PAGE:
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J.D. and the Sons of Rhythm

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J.D. and the Sons of Rhythm: Music From Another Planet

Music From Another Planet

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JD and the Sons of Rhythm
Album release - "Music From Another Planet"

J.D. and the Sons of Rhythm:
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J.D. Records www.jdhopkins.com

16 “songs” on 2 discs

Frank Singer: Midi Guitar, Keyboards, and Midi Percussion – all songs
Mike Ohm: Guitar and Midi Guitar on all songs
David Blaetz: Bass (on 1,3,7,9,12,15)
Tony Stefanelli: Bass (on 1,3,4,5,7,8,9,11,12,13,15)
Kenny Cornelius: Bass (on 2,6,10,14)
Sheldon Peterson: Guitar (on 7,9)
Jayson Hopkins: Roland Electric Drums, all songs except 9
Rickie Hopkins: V-Drums (on 4), Acoustic Drums on the rest
Randy Hetherington: V-Drums (on 6)
Scott Cravener: Guitar (on 2,6,10,14)
J.D. Hopkins: V-Drums, Electric Drum Pads, all songs except 6

Liner notes:

“We decided to remain in the same format on this, our fourth Album: on the spot improvisation. On six of these songs, we used both Tony and Dave. The double bass format worked beyond my imagination. Neither Tony nor Dave had worked in a double bass situation, but handled themselves well enough technically and tastefully that I found what they did quite amazing. Sheldon played with us for the first time, but it won’t be the last. Frank and Mike obviously always make it work and are permanent fixtures with us. Everyone seems comfortable with our floating polyrhythmic concept. Kenny and Scott add a different dimension which makes this project a well-rounded musical journey.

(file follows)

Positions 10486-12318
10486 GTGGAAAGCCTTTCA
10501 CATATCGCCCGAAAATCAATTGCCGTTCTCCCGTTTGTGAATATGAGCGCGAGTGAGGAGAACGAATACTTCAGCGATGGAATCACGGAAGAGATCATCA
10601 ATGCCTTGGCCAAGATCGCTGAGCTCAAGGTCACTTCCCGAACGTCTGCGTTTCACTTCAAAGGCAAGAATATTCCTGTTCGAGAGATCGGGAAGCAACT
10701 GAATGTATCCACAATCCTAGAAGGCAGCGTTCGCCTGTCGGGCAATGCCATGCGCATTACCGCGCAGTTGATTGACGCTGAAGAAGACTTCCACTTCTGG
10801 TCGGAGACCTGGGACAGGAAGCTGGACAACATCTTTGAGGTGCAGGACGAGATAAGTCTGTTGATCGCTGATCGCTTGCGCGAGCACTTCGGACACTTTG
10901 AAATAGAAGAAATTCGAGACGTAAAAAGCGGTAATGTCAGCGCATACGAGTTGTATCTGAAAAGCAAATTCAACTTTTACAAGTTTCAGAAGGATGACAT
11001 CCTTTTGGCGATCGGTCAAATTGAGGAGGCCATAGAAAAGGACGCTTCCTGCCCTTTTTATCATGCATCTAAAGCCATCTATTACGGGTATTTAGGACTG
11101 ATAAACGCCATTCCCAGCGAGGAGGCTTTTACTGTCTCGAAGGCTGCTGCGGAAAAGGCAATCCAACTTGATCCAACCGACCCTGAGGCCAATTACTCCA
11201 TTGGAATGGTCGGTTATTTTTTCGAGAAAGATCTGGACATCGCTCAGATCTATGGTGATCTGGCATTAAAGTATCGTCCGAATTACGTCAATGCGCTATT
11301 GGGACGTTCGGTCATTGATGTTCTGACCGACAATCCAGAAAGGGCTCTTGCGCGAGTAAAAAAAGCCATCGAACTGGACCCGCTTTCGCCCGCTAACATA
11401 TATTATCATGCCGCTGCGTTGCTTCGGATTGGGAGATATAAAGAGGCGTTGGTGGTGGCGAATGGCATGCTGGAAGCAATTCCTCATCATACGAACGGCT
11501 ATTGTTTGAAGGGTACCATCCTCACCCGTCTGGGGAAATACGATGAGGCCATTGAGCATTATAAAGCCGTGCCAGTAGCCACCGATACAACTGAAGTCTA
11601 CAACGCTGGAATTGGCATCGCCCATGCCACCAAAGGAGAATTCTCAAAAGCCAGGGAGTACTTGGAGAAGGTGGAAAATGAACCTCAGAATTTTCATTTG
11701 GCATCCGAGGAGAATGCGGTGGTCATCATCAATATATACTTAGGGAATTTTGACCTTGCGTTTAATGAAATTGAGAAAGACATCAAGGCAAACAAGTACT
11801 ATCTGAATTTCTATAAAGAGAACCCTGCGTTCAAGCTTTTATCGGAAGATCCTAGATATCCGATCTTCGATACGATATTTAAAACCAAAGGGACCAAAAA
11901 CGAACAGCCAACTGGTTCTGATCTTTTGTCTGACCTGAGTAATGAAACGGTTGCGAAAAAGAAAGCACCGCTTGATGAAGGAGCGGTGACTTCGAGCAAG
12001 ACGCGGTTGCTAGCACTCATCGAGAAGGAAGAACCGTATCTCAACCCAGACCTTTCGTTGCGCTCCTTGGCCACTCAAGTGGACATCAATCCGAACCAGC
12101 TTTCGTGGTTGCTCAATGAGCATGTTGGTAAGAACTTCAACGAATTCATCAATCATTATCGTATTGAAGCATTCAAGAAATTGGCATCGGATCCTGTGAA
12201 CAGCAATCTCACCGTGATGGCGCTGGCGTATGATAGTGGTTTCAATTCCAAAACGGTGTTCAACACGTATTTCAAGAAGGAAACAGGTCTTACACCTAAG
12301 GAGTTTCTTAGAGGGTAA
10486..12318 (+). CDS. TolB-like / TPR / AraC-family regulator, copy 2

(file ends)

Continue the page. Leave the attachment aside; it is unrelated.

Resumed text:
We hope you enjoy what we are doing. All these players know how to create musical images that are colorful, complex, and flowing. Jason, Ricky and I just love working with this amazing group of people.”


“On the spot improvising,” “Floating Polyrhythmic concept,” and “Images that are colorful, complex, and flowing” almost say it all. I can think of another way to say it: “The Miles Davis electric period didn’t end in 1975.” Now THAT’S saying something.

Many artists have tried to recreate the spontaneous combustion that pure musical improvisation is capable of, some succeed, most fail. J.D. Hopkins and the Sons of Rhythm set themselves apart because they make no effort whatsoever to play “songs”; therefore, they have complete freedom to really improvise “on the spot.” The key ingredient that makes everything work is the hard driving Polyrhythms created by all the percussionists and the sensitive bass playing that embellishes the drum work. They work so well together it’s hard to imagine that everything they do is a jam. Another key ingredient is the ensemble gathered here is all ears and full of respect. They listen to each other and don’t step on each other’s toes.

Total improvising is a very risky business and if it’s not done well, can easily sound like a catfight refereed by Bobcat Goldthwait and Gilbert Gottfried. To be perfectly honest, there are parts that are less coherent than others, and even some parts that might be considered a little too Avante Garde for the average listener. However, that is to be expected when improvising at such a risky level of freedom.

This is the real deal, total improvisation with a groove. I personally give J.D. a lot of credit for gathering such high caliber musicians together and playing music that’s so full of risks that many musicians either won’t go near it or can’t even play it.

One of my favorite quotes from Miles Davis comes to mind when I hear this great music. Miles was being heavily criticized for the music from “On The Corner” and his paraphrased response was: “Let’s see you do it”

Review by Rick Calic
Added: January 19th 2005

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